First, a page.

CTSA is closely associated with tumor invasion and metastasis.20 However, the role of CTSA in the miR-106b-5p-mediated effects on CRC has not been characterized. To determine whether the dysregulation of CTSA is involved in the regulation of cell migration and invasion by miR-106b-5p, we used specific siRNAs against CTSA to knock down CTSA expression (Figure 4A) and confirmed that expression of the CTSA protein was suppressed by miR-106b-5p in CRC cells (Figure 4B). Transwell assays showed that CTSA suppression partially recovered the effects of miR-106b-5p knockdown on CRC cell migration and invasion compared to that in the control group (Figure 4C). Our results indicated that miR-106b-5p inhibits CRC cell metastasis in a CTSA-mediated manner. Thus, we found that miR-106b-5p functions by regulating its target CTSA in CRC.

Figure 4 miR-106b-5p suppresses CRC cell migration and invasion by targeting CTSA.
Notes: (A) Silencing of CTSA in HCT116 and LoVo cells after transfection with a specific si-CTSA was confirmed by Western blot. β-Actin served as an internal control. (B) Western-blot analysis was used to detect CTSA expression in LoVo and HCT116 cells transfected with an miR-106b-5p inhibitor, si-CTSA, or NC. β-Actin served as an internal control. (C) Migration and invasion assays were performed in LoVo cells transfected with an NC inhibitor, miR-106b-5p inhibitor, or si-CTSA (**P<0.05, ***P<0.001).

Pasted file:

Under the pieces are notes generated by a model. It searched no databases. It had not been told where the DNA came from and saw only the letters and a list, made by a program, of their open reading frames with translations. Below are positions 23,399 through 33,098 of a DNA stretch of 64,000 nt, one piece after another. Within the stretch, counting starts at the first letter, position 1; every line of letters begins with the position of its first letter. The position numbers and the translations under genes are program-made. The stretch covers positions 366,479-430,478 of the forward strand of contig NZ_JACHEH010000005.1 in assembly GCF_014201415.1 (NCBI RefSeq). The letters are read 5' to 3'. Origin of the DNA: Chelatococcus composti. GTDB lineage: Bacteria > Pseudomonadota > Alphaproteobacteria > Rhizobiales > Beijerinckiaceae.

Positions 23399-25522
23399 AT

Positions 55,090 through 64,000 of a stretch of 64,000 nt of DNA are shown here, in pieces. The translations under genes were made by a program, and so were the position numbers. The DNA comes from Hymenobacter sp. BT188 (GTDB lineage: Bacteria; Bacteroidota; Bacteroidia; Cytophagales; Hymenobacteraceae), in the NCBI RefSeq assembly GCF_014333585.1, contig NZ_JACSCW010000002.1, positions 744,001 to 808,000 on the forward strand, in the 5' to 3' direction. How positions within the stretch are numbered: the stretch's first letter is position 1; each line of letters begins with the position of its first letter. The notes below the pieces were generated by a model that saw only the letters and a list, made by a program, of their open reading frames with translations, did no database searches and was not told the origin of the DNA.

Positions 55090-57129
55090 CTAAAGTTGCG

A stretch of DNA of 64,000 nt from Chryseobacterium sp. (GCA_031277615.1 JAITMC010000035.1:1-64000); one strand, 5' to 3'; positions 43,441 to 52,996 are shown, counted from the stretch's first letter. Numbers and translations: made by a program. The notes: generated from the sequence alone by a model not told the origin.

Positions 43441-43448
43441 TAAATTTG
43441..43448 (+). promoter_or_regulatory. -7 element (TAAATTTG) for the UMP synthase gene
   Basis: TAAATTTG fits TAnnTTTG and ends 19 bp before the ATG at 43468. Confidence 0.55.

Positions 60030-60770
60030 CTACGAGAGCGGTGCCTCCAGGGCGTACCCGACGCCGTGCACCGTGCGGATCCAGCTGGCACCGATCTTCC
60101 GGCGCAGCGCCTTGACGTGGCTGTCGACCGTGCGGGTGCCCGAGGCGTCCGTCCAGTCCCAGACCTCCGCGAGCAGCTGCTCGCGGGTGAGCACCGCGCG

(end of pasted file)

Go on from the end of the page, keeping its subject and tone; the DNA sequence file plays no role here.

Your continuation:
Abbreviations: CRC, colorectal cancer; CTSA, cathepsin A; NC, negative control.

CTSA upregulation is inversely correlated with miR-106b-5p expression in CRC

As CTSA is a direct target of miR-106b-5p, we next determined the correlation of CTSA protein expression and miR-106b-5p levels in the 78 CRC tissues and matched nontumor tissues. Immunohistochemical staining confirmed that CTSA was significantly upregulated in CRC (P=0.0012; Figure 5A and B). Furthermore, Spearman’s correlation analysis showed that high CTSA expression was more likely in CRCs with low levels of miR-106b-5p (P=0.039; Figure 5C), and increased CTSA was associated with lymph node metastasis (P=0.012; Figure 5D), suggesting that CTSA upregulation may result from miR-106b-5p repression in CRC. We also analyzed the CTSA protein expression in 49 primary CRC and liver metastases, revealing that CTSA expression was higher in the liver metastasis samples than in the primary CRC samples (P<0.0001; Figure 5E), which supported the abovementioned metastasis-inducing role of CTSA in CRC cells.